Those of you who follow my blog are aware of the momentous opportunity I had in spending some one-on-one time with Lance Armstrong. The "unofficial" seven-time victor of the Tour de France was certainly a great cyclist, but the Texan doesn't, in my opinion, even come close to the best of all time. I'm referring to Eddy Merckx.
Just try to digest a few of these facts concerning "The Cannibal" ...
— Five-time winner of both the Tour de France and Giro d'Italia (Tour of Italy)
— Three world road race championships
— More than 30 victories in one-day Classic races
— 525 career wins in more than 1,800 starts
From the mid-1960s to mid-1970s, the Belgian professional was nearly unbeatable. To glean an understanding of his enormous drive and desire, I highly recommend the following book: "Merckx: Half Man, Half Bike" by sports journalist William Fotheringham (Yellow Jersey Press, 2012).
Chapters within the 308-page publication delve into meaningful moments in Merckx's career, including: his time as an amateur; the 1969 Giro where he was wrongly accused of doping and forced to exit while leading the race; the 1971 Tour de France in which he utilized psychological warfare to defeat Spaniard Luis Ocana; and how after setting a new Hour Record in 1972, he said never mention it again.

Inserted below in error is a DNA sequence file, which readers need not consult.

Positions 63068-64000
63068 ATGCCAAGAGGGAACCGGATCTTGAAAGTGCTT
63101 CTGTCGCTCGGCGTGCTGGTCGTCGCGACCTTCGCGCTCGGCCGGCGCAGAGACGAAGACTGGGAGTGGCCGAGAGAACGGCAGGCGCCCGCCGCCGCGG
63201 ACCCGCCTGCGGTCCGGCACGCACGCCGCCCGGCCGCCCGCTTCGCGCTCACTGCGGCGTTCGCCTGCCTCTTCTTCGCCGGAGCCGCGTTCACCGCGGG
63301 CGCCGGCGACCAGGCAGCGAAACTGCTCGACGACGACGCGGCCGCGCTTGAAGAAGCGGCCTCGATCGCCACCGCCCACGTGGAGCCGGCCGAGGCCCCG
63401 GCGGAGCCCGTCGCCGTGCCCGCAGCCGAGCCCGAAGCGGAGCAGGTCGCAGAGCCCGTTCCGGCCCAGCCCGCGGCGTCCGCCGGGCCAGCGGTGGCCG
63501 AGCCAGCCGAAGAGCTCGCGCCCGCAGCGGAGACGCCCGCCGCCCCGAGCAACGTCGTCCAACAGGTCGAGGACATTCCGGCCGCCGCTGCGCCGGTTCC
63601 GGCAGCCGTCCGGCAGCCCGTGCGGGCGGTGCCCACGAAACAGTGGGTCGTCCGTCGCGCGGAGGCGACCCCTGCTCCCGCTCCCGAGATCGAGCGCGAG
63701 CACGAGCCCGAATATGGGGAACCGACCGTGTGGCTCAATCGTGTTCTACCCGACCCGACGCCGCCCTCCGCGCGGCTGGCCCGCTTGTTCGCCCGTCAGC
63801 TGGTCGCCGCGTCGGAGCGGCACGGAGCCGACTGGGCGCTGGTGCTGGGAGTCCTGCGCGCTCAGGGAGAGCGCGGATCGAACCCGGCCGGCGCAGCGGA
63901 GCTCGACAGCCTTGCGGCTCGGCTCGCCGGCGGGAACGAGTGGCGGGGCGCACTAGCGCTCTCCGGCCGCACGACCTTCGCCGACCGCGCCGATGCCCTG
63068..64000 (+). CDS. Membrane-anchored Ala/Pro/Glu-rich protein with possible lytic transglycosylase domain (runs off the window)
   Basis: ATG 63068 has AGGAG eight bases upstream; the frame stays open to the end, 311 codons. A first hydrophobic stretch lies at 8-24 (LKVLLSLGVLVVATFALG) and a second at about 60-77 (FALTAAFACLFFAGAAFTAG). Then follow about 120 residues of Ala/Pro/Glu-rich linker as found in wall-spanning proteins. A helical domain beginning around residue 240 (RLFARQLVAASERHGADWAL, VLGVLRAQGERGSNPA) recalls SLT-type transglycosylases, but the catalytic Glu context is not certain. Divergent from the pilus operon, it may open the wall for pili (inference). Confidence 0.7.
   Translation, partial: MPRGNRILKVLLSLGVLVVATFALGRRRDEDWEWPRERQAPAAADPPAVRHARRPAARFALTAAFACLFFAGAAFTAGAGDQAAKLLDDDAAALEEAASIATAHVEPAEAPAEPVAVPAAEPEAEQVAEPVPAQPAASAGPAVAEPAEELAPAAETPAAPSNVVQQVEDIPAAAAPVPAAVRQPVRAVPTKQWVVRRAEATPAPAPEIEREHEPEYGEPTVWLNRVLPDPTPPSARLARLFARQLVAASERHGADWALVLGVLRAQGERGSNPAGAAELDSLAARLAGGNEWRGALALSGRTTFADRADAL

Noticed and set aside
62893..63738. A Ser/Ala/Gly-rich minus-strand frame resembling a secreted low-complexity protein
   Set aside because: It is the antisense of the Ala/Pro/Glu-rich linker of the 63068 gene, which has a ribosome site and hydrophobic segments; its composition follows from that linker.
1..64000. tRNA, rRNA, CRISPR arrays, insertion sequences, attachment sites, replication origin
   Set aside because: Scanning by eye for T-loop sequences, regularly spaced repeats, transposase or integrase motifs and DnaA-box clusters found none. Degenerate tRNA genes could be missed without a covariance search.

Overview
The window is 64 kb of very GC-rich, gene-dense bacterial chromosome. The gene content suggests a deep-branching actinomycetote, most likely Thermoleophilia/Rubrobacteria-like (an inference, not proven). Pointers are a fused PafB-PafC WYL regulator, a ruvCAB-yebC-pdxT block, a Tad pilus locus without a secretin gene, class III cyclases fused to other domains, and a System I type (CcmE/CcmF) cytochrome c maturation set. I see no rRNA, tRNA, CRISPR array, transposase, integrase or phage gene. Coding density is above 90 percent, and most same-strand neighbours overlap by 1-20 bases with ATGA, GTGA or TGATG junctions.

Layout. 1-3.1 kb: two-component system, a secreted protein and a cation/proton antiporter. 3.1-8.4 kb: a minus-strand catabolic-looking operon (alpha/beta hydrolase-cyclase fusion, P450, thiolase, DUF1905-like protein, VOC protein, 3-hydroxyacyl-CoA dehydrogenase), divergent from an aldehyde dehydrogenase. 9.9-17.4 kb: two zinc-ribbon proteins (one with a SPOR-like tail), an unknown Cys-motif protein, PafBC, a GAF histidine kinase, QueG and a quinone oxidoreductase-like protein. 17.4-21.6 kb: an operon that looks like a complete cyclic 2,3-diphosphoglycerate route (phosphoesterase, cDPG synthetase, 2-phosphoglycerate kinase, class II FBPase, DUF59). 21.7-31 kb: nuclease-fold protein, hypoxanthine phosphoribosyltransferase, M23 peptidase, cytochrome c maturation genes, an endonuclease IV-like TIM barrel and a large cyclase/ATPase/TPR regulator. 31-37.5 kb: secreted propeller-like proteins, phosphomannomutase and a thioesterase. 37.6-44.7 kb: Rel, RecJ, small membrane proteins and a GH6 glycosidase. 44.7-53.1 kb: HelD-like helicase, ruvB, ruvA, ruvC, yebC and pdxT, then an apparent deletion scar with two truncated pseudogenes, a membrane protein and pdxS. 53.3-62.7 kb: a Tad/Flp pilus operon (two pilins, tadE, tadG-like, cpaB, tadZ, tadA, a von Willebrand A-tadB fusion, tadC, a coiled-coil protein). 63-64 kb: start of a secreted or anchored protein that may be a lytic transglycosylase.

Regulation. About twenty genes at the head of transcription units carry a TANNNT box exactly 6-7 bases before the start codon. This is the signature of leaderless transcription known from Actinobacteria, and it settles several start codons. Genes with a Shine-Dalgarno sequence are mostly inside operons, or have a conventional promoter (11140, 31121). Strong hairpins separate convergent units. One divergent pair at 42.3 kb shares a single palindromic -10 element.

The book also showcases Merckx's approach to every race, no matter how minor or major the event was on the cycling calendar. He was there to win; the rest of you can fight for second place. As British cyclist Barry Hoban famously said, whenever a flag was waved by the roadside Merckx would sprint for it.
While the Belgian racer's dominance was admired, it also left an uneasy feeling among fans, the press, and even his fellow competitors. Jacques Goddet, a French sports journalist and director of the Tour de France from 1936 to 1986, once said, "We have ended up with a disconcerting paradox, because we get tired rapidly of watching a super-athlete winning every day and imposing himself on an event merely by the fact that he is there. We almost resent the fact that such a phenomenon exists. Power wears us down, dictatorship leads to rebellion."
Anyway, if you read only one book about Edouard Merckx, this is the one you should select. Also, please check out my next blog posting — I have a big surprise concerning Eddy Merckx.
'Thought for the day'
"It is the unknown around the corner that turns my wheels." — Heinz Stucke, long-distance cyclist from Germany
From "Words To Ride By ... Thoughts on Bicycling" by Michael Carabetta (Chronicle Books, 2017)